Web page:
Click on “Baltimorons” or “Pranks,” for instance, from the site’s extensive archives, and discover what Huffines calls “insane tidbits,” such as “Iggy Pop recorded a live album on Pulaski Highway; Babe Ruth got sick injecting a serum made from sheep’s testicles; and a  stunt balloonist drank six beers, and then fell a half-mile to his death in Highlandtown.”

Not everything comes across as Baltimore Babylon, though. BMoL plays nice, too. One example: Jackie Nickel’s (Huffines late newspaperwoman mother) endearing story about Essex-based, crab-eating social group the Ancient and Honorable Nobles of the Hardshells. 

Bonus: The site brims with pertinent videos and audio components, including a “Baltimore Soundtrack” that features jaunty, decades-old Natty Boh jingles and the long-gone Baltimore Clippers minor league hockey team’s rah-rah theme song.

“Scott and I are archivists of sorts,” says Warner, “and we’re interested in what makes Baltimore such a unique place, its balance between the profane and the mundane, the highbrow and lowbrow — particularly the lowbrow.”




Len Lazarick (63), editor and publisher, Maryland Reporter (MarylandReporter.com)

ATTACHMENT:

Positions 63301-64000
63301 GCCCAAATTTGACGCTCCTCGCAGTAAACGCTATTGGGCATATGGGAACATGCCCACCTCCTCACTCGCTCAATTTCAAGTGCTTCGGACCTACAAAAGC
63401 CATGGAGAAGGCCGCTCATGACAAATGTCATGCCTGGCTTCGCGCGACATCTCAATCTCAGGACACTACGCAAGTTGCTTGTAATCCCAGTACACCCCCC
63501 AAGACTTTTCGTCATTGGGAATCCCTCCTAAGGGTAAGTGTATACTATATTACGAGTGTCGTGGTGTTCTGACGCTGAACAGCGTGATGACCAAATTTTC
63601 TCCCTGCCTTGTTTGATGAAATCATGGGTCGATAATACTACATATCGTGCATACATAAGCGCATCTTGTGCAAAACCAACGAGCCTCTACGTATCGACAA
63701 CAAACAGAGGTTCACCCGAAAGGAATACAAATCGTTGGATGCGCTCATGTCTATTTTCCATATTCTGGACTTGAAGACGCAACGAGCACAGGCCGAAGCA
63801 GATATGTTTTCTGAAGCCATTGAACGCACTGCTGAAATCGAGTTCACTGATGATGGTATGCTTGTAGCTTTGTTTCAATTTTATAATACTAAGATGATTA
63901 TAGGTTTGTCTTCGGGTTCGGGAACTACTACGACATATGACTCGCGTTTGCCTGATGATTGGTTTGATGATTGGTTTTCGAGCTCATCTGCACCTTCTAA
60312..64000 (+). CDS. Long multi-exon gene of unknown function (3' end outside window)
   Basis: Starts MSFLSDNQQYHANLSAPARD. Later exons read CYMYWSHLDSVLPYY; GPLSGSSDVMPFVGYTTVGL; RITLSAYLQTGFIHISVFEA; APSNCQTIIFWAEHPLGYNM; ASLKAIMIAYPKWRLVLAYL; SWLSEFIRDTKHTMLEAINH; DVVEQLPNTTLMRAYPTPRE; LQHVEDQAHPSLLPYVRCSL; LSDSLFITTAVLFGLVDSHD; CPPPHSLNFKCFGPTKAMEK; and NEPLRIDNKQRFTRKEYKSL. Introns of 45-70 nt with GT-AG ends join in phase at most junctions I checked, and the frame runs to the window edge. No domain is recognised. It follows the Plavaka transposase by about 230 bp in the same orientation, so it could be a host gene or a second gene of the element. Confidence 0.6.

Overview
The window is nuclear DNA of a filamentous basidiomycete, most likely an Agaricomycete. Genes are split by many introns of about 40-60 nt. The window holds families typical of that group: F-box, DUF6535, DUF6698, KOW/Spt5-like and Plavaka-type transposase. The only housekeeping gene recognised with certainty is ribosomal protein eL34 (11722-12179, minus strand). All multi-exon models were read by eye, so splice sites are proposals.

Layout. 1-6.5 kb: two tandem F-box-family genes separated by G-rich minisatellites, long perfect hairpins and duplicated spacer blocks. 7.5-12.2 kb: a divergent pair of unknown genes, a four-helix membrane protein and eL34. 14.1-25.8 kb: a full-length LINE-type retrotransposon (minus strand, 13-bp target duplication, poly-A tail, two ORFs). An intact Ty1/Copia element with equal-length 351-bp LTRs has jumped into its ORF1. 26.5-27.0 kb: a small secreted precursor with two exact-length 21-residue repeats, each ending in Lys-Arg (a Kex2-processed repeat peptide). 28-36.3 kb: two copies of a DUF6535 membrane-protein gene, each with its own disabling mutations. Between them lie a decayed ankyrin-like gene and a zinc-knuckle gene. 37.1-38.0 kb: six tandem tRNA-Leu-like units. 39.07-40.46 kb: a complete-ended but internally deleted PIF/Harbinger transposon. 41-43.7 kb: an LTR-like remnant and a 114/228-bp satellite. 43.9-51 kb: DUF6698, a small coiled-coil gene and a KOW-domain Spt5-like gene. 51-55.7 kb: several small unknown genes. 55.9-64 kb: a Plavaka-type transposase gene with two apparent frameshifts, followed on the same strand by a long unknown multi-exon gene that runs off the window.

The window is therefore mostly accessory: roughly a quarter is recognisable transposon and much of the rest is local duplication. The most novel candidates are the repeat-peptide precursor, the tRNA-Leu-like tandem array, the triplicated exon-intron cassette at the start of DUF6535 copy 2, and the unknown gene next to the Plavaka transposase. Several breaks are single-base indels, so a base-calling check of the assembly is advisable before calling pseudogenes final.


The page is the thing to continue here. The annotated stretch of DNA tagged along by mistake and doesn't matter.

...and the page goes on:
When his job as State House bureau chief for Baltimore Examiner disappeared in early 2009 with the demise of that relatively short-lived daily newspaper, Len Lazarick detected an acute disturbance in the journalistic force, as coverage of state government and politics, both in Maryland and nationwide, continued to erode. Five months later, he discovered a potential angel to help fill the gradually expanding void: the Franklin Center for Government and Public Integrity, which funds nonprofit websites that provide online news and information about the wonky world of state government. After securing a grant from the Franklin Center, Lazarick incorporated MarylandReporter.com as a nonprofit in September 2009, and then launched the site that November.

Led by Lazarick, who has covered Maryland’s state government since the 1980s (Patuxent Publishing, MPT), each weekday Maryland Reporter’s staff blankets Annapolis’ myriad commissions, agencies, and departments – plus the General Assembly and the governor’s office – to offer consistently thoughtful, incisive, and clearly written articles that probe an often murky realm. “Our experienced journalists produce original stories about how state government spends taxpayer dollars,” Lazarick explains. Additionally, Maryland Reporter “scours over 50 websites every day to give our readers a daily roundup of state government news from newspapers, broadcast stations, and bloggers.”